A consideration of economics can show where we choose to develop our skills in some subject matters instead of others. With limited amounts of time and effort, it is only right that an individual invests his or her passions into something valuable to them that bring them joy. Here an opportunity cost is presented with subject less appealing, and it helps explain why Michel Dell valued computers over college, UFC fighters value the circuit over working at McDonalds, and the football fan values Husker history over Kenyan politics. It is what we value that creates our beneficial differences.

The word university receives its name because people become united in diversity. The amount of various skills and talents that abound in the college setting is a precious commodity not found in many other institutions. Since disciplined individuals have developed these skills, it would be erroneous to accept individuals onto the campus based on immutable characteristics rather than achievement of academic standards.

Take, for instance, the realm of sports.

On Thanksgiving, I proposed to let Colorado start with 10 points at the beginning of the game, just because they are from a different geographic location. Likewise, let’s imagine having some sprinters start 20 meters ahead in the 100 meter dash because their parents are in a low-income bracket.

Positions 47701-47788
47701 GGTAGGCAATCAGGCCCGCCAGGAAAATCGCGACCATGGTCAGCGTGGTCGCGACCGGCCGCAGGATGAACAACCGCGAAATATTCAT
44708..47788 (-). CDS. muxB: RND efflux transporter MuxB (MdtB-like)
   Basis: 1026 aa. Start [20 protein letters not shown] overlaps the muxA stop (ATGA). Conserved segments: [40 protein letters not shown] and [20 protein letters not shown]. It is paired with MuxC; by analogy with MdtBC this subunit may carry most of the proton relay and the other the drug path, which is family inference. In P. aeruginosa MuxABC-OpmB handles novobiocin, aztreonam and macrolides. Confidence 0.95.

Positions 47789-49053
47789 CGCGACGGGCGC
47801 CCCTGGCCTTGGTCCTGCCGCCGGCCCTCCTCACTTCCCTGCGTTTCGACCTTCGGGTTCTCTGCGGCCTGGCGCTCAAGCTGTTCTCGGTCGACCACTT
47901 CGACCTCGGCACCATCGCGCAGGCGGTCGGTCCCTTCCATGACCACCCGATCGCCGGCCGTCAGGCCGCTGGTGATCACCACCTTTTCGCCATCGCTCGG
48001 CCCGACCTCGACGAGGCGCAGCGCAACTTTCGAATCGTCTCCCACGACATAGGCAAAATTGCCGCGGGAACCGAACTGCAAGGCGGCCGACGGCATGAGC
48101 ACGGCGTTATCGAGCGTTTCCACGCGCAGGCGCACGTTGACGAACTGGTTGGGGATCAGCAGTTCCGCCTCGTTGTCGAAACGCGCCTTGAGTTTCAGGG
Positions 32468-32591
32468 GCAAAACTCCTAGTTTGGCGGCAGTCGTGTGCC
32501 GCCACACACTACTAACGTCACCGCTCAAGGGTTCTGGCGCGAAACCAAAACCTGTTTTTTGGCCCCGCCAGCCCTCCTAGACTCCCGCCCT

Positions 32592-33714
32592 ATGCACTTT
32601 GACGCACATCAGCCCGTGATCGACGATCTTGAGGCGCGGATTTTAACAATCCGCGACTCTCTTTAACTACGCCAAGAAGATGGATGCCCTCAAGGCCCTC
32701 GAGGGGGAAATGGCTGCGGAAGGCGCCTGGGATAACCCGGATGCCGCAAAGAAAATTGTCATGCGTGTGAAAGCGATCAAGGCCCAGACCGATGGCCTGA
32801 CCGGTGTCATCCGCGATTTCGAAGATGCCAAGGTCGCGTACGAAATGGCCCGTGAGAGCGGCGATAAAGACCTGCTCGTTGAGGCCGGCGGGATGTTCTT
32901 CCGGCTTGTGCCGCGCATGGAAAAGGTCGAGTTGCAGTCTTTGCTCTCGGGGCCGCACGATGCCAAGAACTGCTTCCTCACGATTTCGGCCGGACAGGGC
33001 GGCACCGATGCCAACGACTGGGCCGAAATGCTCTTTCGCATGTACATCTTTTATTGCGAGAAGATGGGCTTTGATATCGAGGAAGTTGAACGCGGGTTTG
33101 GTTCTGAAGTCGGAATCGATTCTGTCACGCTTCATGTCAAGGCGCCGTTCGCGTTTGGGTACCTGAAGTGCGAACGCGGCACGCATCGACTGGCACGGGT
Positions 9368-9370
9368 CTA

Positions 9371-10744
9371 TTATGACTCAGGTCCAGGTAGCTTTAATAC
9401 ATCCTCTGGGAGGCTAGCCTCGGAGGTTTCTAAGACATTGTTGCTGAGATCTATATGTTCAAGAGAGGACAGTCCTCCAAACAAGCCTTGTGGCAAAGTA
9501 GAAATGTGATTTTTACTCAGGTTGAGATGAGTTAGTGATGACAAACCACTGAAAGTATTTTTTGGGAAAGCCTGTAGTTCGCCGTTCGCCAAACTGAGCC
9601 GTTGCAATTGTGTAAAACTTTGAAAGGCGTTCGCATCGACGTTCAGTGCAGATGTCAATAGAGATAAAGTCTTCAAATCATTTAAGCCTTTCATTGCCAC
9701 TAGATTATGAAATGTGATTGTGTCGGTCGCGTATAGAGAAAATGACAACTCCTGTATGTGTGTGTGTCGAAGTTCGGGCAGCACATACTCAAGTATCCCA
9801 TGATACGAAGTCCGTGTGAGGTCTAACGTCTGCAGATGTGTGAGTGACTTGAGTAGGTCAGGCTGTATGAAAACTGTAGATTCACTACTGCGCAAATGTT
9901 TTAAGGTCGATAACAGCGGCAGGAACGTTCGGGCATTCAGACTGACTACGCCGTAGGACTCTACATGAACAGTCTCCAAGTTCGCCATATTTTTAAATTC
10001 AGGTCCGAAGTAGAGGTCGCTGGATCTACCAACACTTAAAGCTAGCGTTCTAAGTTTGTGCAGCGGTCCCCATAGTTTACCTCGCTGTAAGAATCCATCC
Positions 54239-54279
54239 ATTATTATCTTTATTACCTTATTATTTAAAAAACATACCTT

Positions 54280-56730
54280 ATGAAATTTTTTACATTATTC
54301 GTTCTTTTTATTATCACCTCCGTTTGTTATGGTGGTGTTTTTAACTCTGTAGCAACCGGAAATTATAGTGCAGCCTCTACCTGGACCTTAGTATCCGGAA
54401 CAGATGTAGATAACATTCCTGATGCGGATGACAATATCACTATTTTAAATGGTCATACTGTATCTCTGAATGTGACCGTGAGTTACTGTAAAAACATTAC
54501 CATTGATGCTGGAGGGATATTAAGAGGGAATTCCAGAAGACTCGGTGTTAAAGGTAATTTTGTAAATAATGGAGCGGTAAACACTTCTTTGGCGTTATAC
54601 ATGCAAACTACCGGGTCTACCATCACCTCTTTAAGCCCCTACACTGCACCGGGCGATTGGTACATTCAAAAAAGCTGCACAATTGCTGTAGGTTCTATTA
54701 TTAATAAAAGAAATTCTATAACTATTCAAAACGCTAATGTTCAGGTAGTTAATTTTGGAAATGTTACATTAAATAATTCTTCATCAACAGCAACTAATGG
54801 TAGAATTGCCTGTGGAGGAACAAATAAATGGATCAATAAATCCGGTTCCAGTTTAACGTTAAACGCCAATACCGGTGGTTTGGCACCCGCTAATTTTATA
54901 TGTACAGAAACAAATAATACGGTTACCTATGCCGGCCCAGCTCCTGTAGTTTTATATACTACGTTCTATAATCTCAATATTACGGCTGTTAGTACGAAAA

Showing preferential treatment in competitive sports might be considered mad to most people. Fortunately, the Athletic Department correctly values the skills and the productivity of the athlete, rather than the athlete’s ethnicity or income.

Realizing that the Athletic Department is responsible for marketing the school and generating massive amounts of income, the quality of the athletes is of paramount priority. Because the student athletes meet the highest athletic standards know to NCAA sports, Nebraska has the most Academic All-Stars in history. One may also notice the 17 former Huskers competed in Beijing in August and 3 football players were accepted in the 2008 NFL Draft. The prestigious fans can check the answers below for the draftees.